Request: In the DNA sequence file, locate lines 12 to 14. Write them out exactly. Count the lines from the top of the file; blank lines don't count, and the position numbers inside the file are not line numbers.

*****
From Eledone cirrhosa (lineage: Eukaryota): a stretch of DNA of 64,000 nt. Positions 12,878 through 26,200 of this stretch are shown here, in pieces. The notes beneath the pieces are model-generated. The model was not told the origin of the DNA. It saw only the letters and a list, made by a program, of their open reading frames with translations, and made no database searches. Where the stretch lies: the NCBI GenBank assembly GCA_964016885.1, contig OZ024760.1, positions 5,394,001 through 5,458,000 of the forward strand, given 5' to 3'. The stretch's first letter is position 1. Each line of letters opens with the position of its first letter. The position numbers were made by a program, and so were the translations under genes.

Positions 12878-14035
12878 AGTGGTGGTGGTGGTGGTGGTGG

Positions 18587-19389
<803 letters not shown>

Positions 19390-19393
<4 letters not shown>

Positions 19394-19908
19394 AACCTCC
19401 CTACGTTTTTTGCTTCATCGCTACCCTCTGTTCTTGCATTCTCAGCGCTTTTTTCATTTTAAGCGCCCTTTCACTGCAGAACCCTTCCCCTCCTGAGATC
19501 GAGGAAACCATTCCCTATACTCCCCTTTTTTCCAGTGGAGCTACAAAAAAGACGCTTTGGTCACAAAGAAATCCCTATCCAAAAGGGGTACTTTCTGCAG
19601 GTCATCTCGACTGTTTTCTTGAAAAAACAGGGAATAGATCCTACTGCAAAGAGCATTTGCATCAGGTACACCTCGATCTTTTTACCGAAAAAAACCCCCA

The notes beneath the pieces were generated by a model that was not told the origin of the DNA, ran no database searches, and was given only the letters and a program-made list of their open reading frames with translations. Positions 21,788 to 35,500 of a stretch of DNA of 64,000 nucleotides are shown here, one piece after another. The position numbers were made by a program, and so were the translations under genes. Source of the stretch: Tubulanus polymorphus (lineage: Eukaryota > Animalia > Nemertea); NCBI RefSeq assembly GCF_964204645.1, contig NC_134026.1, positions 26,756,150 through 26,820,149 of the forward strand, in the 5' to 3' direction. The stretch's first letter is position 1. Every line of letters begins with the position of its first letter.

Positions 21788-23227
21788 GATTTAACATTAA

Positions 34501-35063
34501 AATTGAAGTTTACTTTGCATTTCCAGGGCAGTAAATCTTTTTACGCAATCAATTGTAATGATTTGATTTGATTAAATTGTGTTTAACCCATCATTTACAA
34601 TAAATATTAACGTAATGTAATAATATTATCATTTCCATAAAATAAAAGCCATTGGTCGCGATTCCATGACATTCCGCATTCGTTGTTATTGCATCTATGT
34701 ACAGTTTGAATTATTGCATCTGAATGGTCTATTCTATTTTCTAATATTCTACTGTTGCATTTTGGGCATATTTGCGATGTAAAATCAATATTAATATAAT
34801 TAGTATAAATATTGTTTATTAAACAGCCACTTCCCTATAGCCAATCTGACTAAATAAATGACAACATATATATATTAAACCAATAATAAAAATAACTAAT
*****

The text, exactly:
19601 GTCATCTCGACTGTTTTCTTGAAAAAACAGGGAATAGATCCTACTGCAAAGAGCATTTGCATCAGGTACACCTCGATCTTTTTACCGAAAAAAACCCCCA

The notes beneath the pieces were generated by a model that was not told the origin of the DNA, ran no database searches, and was given only the letters and a program-made list of their open reading frames with translations. Positions 21,788 to 35,500 of a stretch of DNA of 64,000 nucleotides are shown here, one piece after another. The position numbers were made by a program, and so were the translations under genes. Source of the stretch: Tubulanus polymorphus (lineage: Eukaryota > Animalia > Nemertea); NCBI RefSeq assembly GCF_964204645.1, contig NC_134026.1, positions 26,756,150 through 26,820,149 of the forward strand, in the 5' to 3' direction. The stretch's first letter is position 1. Every line of letters begins with the position of its first letter.

Positions 21788-23227